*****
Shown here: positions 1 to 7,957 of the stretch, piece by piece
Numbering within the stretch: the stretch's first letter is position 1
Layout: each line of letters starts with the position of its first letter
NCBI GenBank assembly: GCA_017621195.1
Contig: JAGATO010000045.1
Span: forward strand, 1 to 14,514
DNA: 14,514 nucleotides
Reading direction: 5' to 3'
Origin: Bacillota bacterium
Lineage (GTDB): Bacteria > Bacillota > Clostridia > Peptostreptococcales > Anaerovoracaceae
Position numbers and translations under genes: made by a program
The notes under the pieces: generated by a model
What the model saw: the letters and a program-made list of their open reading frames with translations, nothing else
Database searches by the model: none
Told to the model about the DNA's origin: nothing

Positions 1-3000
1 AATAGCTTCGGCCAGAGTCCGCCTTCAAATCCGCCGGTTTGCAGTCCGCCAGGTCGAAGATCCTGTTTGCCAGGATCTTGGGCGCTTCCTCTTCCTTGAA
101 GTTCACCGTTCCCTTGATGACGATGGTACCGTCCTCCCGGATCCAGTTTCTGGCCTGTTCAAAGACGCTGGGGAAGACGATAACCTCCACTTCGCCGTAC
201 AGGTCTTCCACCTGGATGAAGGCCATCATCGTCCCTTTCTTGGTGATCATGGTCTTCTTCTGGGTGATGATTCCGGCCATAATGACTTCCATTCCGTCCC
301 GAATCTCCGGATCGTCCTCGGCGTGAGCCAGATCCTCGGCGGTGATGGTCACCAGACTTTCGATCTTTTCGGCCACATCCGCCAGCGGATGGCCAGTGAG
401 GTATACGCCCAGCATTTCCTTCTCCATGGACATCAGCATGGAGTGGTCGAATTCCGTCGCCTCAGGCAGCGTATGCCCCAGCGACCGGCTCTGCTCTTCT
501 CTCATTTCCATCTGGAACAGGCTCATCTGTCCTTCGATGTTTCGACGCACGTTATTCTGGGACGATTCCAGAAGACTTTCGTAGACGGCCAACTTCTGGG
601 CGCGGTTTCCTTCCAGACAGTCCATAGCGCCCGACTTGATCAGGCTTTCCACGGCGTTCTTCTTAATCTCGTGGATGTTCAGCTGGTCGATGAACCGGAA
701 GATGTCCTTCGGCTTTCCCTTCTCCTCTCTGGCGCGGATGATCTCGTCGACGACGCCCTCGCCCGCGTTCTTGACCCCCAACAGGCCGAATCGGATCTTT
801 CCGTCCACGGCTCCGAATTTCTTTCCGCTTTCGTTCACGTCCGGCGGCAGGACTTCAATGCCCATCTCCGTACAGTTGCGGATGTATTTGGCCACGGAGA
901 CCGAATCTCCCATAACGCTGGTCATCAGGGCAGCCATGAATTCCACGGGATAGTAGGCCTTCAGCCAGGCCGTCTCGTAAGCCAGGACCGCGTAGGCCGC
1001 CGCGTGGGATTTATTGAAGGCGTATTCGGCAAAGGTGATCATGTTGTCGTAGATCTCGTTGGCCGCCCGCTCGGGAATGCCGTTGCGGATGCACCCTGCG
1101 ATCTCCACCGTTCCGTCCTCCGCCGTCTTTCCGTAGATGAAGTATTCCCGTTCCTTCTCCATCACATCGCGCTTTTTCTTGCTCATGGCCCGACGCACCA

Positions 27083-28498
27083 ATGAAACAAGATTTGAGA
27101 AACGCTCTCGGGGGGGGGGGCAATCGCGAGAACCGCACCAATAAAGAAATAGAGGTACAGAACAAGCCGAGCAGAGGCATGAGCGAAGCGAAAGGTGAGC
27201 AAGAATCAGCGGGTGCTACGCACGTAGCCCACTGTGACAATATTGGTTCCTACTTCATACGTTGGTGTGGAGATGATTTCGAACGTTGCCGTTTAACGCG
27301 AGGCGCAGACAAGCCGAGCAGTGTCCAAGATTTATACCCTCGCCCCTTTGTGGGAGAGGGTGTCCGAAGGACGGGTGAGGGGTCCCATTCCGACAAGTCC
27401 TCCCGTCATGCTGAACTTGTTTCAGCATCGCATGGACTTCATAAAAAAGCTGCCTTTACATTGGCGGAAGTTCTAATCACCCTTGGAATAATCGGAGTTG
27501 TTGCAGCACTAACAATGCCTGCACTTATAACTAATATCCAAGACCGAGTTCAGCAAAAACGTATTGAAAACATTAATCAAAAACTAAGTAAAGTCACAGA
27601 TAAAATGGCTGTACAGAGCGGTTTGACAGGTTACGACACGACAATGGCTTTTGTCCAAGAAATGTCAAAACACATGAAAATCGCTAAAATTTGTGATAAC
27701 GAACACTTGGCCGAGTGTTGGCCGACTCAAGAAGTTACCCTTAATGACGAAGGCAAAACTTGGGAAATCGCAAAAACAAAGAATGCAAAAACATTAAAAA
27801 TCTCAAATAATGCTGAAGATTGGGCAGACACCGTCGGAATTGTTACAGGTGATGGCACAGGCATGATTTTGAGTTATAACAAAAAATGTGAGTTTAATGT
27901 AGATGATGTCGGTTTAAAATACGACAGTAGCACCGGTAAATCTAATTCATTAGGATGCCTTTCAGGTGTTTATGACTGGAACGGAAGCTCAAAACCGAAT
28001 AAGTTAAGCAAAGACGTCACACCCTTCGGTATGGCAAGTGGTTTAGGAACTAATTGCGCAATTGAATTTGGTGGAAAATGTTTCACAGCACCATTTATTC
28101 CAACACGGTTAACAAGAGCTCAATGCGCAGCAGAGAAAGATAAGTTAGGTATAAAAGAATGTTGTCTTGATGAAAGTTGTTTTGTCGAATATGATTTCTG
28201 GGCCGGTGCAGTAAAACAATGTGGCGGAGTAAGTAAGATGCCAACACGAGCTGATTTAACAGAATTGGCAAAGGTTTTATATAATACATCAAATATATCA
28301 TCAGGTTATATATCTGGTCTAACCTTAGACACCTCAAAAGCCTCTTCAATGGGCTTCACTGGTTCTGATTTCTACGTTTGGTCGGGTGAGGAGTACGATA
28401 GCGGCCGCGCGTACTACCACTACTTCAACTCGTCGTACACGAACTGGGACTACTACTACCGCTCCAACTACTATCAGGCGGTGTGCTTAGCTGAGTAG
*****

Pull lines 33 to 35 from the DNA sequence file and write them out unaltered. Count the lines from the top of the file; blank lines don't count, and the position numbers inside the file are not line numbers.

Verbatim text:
27301 AGGCGCAGACAAGCCGAGCAGTGTCCAAGATTTATACCCTCGCCCCTTTGTGGGAGAGGGTGTCCGAAGGACGGGTGAGGGGTCCCATTCCGACAAGTCC
27401 TCCCGTCATGCTGAACTTGTTTCAGCATCGCATGGACTTCATAAAAAAGCTGCCTTTACATTGGCGGAAGTTCTAATCACCCTTGGAATAATCGGAGTTG
27501 TTGCAGCACTAACAATGCCTGCACTTATAACTAATATCCAAGACCGAGTTCAGCAAAAACGTATTGAAAACATTAATCAAAAACTAAGTAAAGTCACAGA